All Glitter and No Glory

Sheikh Zayed Grand Mosque in Abu Dhabi is the largest mosque in the United Arab Emirates (UAE). It also attracts more tourists than any other destination in Abu Dhabi and rightly so. It is a masterpiece in terms of art and architecture. Just as Abu Dhabi is known for Gold-to-Go vending machines and gold-sprinkled cappuccinos, this mosque has pristine columns with golden palm leaves. Initiated by the late president of the UAE, Sheikh Zayed bin Sultan Al Nahyan, it took 11 years to construct this grand mosque. The mosque and its prayer rooms are open to everyone, irrespective of their faith.

A migrant worker wipes sweat off his forehead after a long day of housekeeping work at Sheikh Zayed Grand Mosque in Abu Dhabi, UAE. (Photo by Puru Shah for The Center on Conflict and Development at Texas A&M University)

Even though it was constructed in 2007, the marble floors and columns with golden palm leaves still glitter like they are new. During a casual visit, I decided to look beyond the touristy side of this majestic structure and understand the secret behind its glittering floors and glistening walls. What I discovered is that while citizens and tourists enjoy the serenity and beauty this mosque has to offer, hundreds of migrant workers from Pakistan, Bangladesh, Sri Lanka, India, and Nepal work around the clock as housekeeping staff to keep this place pristine. Through continuous scrubbing and polishing, they make this place glitter. In return, they take home a meager pay but no glory.

A migrant worker performing housekeeping work at Sheikh Zayed Grand Mosque in Abu Dhabi, UAE. (Photo by Puru Shah for The Center on Conflict and Development at Texas A&M University)
Tourists and Emiratis walk past a migrant worker performing housekeeping work at Sheikh Zayed Grand Mosque in Abu Dhabi, UAE. (Photo by Puru Shah for The Center on Conflict and Development at Texas A&M University)
A migrant worker cleaning columns with golden palm leaves at Sheikh Zayed Grand Mosque in Abu Dhabi, UAE. (Photo by Puru Shah for The Center on Conflict and Development at Texas A&M University)
In the courtyard, migrant workers wipe the floors from one side to another usually in groups of three or six. After they reach the other side, they repeat until they clean the entire surface of the courtyard. They seemed to enjoy this walk of solidarity as they talked amongst themselves while they worked. (Photo by Puru Shah for The Center on Conflict and Development at Texas A&M University)
The floor of the courtyard glistens because of the continuous work performed by these workers. Tourists are not allowed to walk on these surfaces, perhaps for religious reasons. (Photo by Puru Shah for The Center on Conflict and Development at Texas A&M University)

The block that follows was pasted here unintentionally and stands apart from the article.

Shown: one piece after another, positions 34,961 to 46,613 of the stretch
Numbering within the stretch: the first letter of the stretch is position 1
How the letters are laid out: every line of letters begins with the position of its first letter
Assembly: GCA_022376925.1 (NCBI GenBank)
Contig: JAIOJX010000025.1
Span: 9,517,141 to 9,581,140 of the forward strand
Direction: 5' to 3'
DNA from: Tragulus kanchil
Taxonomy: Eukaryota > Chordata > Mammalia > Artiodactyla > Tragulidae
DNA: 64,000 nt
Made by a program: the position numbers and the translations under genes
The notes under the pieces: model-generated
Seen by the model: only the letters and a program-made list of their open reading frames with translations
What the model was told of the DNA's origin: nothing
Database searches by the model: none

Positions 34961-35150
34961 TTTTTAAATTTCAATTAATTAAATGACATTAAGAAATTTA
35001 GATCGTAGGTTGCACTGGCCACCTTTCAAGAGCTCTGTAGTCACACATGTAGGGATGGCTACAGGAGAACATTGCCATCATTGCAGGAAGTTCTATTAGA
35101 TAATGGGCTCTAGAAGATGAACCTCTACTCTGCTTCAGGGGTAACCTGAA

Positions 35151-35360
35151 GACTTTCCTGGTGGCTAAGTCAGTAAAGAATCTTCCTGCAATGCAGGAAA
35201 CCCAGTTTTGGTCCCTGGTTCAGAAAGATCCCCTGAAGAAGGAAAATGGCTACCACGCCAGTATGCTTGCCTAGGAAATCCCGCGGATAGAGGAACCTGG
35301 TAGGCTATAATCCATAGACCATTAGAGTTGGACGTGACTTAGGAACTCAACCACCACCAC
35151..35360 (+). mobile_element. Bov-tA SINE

Outside the mosque, migrant workers use water spray and floor scrubbers for cleaning. (Photo by Puru Shah for The Center on Conflict and Development at Texas A&M University)
A worker holds a water bucket while another uses a wet cloth to wipe off surfaces of illuminated floor lanterns. (Photo by Puru Shah for The Center on Conflict and Development at Texas A&M University)
A migrant worker looks on as an Emirati  walks by. (Photo by Puru Shah for The Center on Conflict and Development at Texas A&M University)
Humayun work as a security guard at Sheikh Zayed Grand Mosque. He is from Pakistan and his family still live there. He is happy at his job and has no complaints. (Photo by Puru Shah for The Center on Conflict and Development at Texas A&M University)
A security guard at Sheikh Zayed Grand Mosque looks at an Emirati. (Photo by Puru Shah for The Center on Conflict and Development at Texas A&M University)
A security guard seated in the courtyard to ensure no one walks on the courtyard surface. (Photo by Puru Shah for The Center on Conflict and Development at Texas A&M University)

Housekeeping staff wear a white robe along with a deep blue jacket that reads “HOUSE KEEPING”. All of the workers I encountered were men of South Asian origin, from Pakistan, Bangladesh, Sri Lanka, Nepal, and India.

A housekeeping staff walks with his boots for cleaning his feet before heading to prayer room. (Photo by Puru Shah for The Center on Conflict and Development at Texas A&M University)
Just another migrant worker whose identity and personality is unimportant. He is just one of the millions of migrant workers who has to emigrate and take on jobs he would normally not do in his own country. He earns a little and saves a lot to send it home so that his family can have a decent living and his children can go to schools. (Photo by Puru Shah for The Center on Conflict and Development at Texas A&M University)

Author’s Note:

I traveled to United Arab Emirates (UAE) in December 2016 for documenting the stories of Nepali labor migrants. Photography and cinematography of migrant workers were strictly prohibited. On one occasion, I was confronted by an official as I was photographing some workers. After that incident, I had to be discreet. However, the authorities at Sheikh Zayed Grand Mosque were very generous in permitting photography.

This work is part of a student media grant by the Center on Conflict and Development at Texas A&M University.
To read more: see The Confict and Development Center at Texas A&M University.

See previous posts:

Migration in Nepal – Data and Trends

Role of Literacy Rate and HDI on Migration in Nepal

Daily Life of Nepali Migrant Workers in UAE

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Puru Shah

Puru Shah is the founder of Madhesi Youth. For Madhesi Youth, he primarily writes about human rights issues and articles with an emphasis on data analysis & data visualization. His goal is to promote justice, equality, sustainable development, and youth empowerment in Nepal.

Connect with Puru Shah on Twitter (@digitalsubway)